weights to find a minimum bottleneck weight spanning tree in $O(m
\log n)$ time. Your goal here is to understand the algorithm
and write down a formal description and justify its running time.
\item Now improve the running time of the algorithm to be linear
by using the following idea. Instead of sorting the edge
weights find the median of the edge weights in linear time
using the selection algorithm we discussed previously in the
course. Let us call the median edge weight $\beta$. Now use
the decision procedure to check whether there is a bottleneck
spanning tree of weight at most $\beta$. In either case show
how you can effectively recurse on a graph with at most half
the edges of the original graph to obtain a linear time
algorithm. Write down the algorithm carefully and justify its
running time. No proof of correctness necessary but explain how
the steps of your algorithm so that it can be properly understood.
\end{itemize}
%----------------------------------------------------------------------
\end{enumerate}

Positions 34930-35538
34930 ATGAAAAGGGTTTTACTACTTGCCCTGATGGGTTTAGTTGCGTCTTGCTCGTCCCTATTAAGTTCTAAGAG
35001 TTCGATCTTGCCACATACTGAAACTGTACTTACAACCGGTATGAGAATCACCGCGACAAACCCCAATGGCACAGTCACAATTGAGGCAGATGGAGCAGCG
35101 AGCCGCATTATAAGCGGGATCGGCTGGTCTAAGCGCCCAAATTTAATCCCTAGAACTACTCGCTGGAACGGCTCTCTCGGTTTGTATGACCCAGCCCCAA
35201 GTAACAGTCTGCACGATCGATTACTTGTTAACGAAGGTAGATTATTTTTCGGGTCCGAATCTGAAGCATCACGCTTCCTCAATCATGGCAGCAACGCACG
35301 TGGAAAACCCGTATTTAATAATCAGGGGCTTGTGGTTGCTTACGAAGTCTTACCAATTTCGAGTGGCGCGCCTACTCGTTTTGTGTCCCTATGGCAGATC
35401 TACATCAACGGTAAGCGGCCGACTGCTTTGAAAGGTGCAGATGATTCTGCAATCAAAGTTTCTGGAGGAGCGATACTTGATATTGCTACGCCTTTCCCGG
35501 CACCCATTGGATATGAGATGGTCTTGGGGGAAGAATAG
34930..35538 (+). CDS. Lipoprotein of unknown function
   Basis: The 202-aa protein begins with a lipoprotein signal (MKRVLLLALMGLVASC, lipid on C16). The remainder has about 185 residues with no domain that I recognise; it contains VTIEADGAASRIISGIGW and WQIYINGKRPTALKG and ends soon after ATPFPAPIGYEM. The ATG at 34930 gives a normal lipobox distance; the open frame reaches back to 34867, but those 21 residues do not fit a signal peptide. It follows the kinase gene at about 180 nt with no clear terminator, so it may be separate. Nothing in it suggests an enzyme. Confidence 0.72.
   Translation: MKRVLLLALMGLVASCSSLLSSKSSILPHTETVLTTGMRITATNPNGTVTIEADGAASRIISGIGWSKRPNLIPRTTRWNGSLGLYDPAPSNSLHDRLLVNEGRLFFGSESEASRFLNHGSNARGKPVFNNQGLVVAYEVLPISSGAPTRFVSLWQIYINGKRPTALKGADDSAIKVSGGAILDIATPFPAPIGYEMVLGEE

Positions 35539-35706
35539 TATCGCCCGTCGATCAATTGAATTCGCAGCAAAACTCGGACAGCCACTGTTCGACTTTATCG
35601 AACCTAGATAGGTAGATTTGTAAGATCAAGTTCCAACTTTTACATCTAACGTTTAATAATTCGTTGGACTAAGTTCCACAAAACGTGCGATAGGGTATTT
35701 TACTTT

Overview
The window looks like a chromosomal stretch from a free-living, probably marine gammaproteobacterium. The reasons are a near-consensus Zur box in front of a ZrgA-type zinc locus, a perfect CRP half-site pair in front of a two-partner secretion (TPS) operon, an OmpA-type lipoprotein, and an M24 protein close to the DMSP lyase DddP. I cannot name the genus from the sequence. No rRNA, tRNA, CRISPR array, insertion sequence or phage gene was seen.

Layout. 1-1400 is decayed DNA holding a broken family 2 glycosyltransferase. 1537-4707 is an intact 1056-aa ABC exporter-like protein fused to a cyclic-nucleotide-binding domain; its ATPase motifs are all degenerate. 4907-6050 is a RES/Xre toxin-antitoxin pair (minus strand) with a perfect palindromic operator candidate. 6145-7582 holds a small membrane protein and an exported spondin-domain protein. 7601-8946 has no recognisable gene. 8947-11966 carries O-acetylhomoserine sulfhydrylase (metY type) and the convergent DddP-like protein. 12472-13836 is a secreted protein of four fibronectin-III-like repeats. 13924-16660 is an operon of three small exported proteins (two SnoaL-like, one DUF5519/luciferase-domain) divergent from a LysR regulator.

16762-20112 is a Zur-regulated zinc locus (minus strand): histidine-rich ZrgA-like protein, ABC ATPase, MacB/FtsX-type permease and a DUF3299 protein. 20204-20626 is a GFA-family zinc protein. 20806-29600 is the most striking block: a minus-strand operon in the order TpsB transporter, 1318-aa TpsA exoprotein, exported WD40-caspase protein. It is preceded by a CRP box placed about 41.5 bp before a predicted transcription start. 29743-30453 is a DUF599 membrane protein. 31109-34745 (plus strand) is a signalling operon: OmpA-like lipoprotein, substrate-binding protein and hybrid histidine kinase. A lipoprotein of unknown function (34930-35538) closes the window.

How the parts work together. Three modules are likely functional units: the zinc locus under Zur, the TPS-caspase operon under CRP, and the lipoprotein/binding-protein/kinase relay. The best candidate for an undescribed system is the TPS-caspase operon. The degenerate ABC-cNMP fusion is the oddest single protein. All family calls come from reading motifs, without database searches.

\newpage
Some other problems to think about. {\bf Not part of the home work}.
\begin{enumerate}
\item
\begin{itemize}
\item Describe and analyze a modification of Bellman-Ford
shortest-path algorithm that actually returns a negative cycle if
any such cycle is reachable from $s$, or a shortest-path tree if
there is no such cycle. The modified algorithm should still run in
$O(|V| |E|)$ time.
\item Describe and analyze a shortest-path algorithm that computes
the correct shortest path distances from $s$ to every other vertex
of the input graph, even if the graph contains negative
cycles. Specifically, if any walk from $s$ to $v$ contains a
negative cycle, your algorithm should end with $dist(v) =
-\infty$; otherwise, $dist(v)$ should contain the length of the
shortest path from $s$ to $v$. The algorithm should still run in
$O(|V| |E|)$ time.
\end{itemize}
\item Suppose we are given a directed graph $G=(V,E)$ with
non-negative edge lengths. Moreover, the edges are partitioned into
red, blue and white. An $s$-$t$ walk in $G$ is a flag walk if the
colors of the edges in the walk follow the pattern ``red, blue,
white'' which is repeated; the walk may end in a red or blue or
white edge. Describe an efficient algorithm to find the shortest
$s$-$t$ flag walk or determine that there is no such walk.
\end{enumerate}
\end{document}